After years of using drugs to dull the pain of a childhood marred by sexual and physical abuse, La’Kisha Allen decided to get clean. She was in danger of having her son taken away from her.
“When Child Protective Services came, it was either get clean and sober or lose your son,” she said. “It was a dose of reality.”
La’Kisha was accepted into a residential drug treatment program that allowed her to take her son with her. Success was not a sure thing.
“When I was in treatment, we were sitting in a group and it was told to us 90 girls that maybe 10 percent of us would make it and succeed,” La’Kisha said. “And everyone would look around and be like, ‘That can’t be true,’ because everybody in the program was saying we want to be clean and we want to make it.”
La’Kisha is making it, but one of the conditions of her treatment was that she not return to work right away. It was thought that the temptation of a paycheck would be too much and might cause her to fall back into drug abuse.
She turned to Community of Hope, a nonprofit that helps homeless and low-income families in Washington. Community of Hope is one of three local charities that are part of The Washington Post’s new Helping Hand fund drive.
“I don’t know how I would have been able to do it without Community of Hope,” said La’Kisha, 38. “I had no job. I was still trying to maintain my sobriety, and I still wanted to keep my family together. It was like problems on top of problems. . . . I was just thankful I was one of the chosen ones that was able to be blessed by the program.”
La’Kisha lives with her son, two adult daughters and three grandchildren in a three-bedroom home in Southeast that is provided by Community of Hope, part of its permanent supportive housing program and one of 350 units the nonprofit oversees.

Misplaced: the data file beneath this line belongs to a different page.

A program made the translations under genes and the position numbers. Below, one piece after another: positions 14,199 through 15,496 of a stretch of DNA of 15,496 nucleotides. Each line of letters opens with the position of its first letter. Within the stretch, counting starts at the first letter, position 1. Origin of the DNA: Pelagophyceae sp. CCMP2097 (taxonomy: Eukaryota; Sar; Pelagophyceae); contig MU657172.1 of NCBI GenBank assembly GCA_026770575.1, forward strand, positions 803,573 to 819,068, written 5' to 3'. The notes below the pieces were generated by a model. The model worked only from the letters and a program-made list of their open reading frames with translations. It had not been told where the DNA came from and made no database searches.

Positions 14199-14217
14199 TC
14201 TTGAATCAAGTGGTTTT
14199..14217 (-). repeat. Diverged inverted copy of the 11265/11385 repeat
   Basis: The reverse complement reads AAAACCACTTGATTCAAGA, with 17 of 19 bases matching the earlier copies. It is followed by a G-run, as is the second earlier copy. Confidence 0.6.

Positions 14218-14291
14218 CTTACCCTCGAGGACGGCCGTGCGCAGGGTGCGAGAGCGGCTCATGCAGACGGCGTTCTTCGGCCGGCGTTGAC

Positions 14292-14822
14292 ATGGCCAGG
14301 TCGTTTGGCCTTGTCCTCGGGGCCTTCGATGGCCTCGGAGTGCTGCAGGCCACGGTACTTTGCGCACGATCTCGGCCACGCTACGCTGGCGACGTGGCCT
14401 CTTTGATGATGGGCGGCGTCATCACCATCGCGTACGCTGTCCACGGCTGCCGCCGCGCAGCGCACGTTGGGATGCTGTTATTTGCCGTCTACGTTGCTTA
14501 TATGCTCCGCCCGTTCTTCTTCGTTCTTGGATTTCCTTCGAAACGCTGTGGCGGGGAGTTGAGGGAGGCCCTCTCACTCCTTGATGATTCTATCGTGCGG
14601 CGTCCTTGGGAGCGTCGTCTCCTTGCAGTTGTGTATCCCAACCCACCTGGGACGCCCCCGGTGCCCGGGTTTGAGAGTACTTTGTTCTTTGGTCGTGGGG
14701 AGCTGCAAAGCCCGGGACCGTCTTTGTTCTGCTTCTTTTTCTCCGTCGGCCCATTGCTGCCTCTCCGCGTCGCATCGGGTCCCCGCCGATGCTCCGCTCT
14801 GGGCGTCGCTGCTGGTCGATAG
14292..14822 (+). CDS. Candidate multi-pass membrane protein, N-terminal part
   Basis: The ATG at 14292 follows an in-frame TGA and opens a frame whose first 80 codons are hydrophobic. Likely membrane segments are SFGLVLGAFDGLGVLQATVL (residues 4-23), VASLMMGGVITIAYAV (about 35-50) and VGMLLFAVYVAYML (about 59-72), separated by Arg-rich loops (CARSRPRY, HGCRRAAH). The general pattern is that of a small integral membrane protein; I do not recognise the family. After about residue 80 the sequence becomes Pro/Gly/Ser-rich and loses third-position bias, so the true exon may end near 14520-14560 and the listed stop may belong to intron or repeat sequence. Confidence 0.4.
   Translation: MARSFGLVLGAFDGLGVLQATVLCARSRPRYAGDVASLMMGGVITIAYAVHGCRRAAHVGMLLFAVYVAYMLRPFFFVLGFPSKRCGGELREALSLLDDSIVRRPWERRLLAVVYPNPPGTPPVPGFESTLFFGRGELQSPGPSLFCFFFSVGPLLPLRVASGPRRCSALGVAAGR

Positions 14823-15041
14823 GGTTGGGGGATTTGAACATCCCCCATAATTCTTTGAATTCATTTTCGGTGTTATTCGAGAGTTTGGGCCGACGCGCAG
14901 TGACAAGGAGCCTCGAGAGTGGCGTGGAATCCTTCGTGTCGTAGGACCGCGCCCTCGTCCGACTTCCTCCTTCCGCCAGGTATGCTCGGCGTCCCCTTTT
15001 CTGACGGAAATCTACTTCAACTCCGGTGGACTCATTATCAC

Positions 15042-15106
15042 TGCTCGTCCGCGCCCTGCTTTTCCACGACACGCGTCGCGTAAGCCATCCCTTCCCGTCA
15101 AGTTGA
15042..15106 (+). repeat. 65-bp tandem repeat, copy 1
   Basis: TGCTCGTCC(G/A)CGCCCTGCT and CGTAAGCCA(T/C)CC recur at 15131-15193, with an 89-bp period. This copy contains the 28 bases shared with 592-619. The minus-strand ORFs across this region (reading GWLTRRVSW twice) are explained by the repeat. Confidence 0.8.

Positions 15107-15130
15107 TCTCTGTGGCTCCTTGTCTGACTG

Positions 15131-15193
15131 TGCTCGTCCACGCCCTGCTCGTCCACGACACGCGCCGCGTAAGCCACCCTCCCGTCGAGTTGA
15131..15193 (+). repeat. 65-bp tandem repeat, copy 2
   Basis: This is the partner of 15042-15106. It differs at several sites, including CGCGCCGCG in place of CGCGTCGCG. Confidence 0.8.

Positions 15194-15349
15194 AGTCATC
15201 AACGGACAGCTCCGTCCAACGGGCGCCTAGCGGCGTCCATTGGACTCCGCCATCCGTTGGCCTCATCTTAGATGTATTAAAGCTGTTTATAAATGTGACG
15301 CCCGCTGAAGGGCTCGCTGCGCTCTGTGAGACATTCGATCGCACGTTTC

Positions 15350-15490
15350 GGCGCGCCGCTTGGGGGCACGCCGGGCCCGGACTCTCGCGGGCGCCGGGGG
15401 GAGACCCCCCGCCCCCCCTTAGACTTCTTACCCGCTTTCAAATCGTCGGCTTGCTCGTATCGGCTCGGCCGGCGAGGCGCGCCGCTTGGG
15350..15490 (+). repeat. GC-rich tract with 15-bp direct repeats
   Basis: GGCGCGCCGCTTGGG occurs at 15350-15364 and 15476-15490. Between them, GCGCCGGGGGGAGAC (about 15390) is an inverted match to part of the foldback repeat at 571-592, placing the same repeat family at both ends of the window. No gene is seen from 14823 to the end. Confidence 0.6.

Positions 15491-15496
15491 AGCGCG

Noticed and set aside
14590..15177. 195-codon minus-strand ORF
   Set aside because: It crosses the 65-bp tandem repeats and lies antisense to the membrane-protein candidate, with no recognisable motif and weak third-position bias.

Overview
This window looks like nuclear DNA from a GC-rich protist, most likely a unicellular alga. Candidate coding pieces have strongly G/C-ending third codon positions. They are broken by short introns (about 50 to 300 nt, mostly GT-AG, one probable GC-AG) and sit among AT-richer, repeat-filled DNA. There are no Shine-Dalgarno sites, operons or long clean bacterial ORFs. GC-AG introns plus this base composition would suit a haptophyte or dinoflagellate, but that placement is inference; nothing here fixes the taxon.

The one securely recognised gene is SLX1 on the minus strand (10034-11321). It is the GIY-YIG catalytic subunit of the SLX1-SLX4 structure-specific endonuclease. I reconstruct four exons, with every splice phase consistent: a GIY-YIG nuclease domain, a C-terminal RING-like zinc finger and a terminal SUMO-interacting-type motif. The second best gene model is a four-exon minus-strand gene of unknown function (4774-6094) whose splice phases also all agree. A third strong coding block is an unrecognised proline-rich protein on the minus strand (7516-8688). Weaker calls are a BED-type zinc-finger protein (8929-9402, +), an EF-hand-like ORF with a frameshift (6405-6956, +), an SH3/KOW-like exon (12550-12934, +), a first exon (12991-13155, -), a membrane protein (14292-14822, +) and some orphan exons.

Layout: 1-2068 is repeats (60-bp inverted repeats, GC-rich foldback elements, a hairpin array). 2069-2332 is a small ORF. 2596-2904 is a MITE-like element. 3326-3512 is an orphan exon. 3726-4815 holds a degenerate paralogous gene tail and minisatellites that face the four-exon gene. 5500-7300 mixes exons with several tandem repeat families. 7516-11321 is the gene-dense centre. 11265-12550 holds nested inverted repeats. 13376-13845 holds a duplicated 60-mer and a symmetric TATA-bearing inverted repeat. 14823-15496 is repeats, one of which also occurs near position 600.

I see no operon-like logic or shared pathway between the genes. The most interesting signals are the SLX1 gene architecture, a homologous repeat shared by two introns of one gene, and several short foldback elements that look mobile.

She entered the program in 2010 and is allowed to stay for 15 years, though some clients are able to leave sooner.
“I think when it comes to Ms. Allen, she has a really strong support system,” said Rashanna Roach, her Community of Hope caseworker.
“I have never had any suspicion that she has gone back to using at all. I think it’s because she’s tried to keep herself busy, which from my experience with people in recovery, that’s what they do: They keep themselves busy,” she said.
La’Kisha has a full-time job as a security guard. She also goes to the University of the District of Columbia, where she takes classes to prepare her for a better-paying job in the medical field.
She meets with Rashanna once or twice a month to discuss goals, and she’s taken advantage of Community of Hope’s many programs, including financial planning, employment assistance and mentoring for her 11-year-old son.
What Community of Hope has done is give La’Kisha and her family — and the hundreds of D.C. families it serves — a safe space to get their lives together.
La’Kisha is miles ahead of where she was when she was told she was in danger of losing custody of her son. She realizes that she’s fortunate — and she’s determined.
“I ran into some of the individuals I was in the program with,” she said, her voice sad at the memory. “It’s scary. A lot of people, they didn’t make it. Their children got adopted because they went back out and used again.”
La’Kisha vows that won’t ever happen to her.
In the coming weeks, I’ll share stories of Community of Hope and two other nonprofit groups that are part of The Post’s Helping Hand: Sasha Bruce Youthwork and Homestretch . I hope you will consider supporting their good work.
We hope to raise $200,000 by Jan. 9.
You can contribute to Community of Hope by visiting www.posthelpinghand.com and clicking where it says “Donate.” To contribute by mail, send a check payable to “Community of Hope” to: Community of Hope, Attn: Helping Hand, 4 Atlantic St. SW, Washington, D.C. 20032.
For previous columns, visit washingtonpost.com/johnkelly.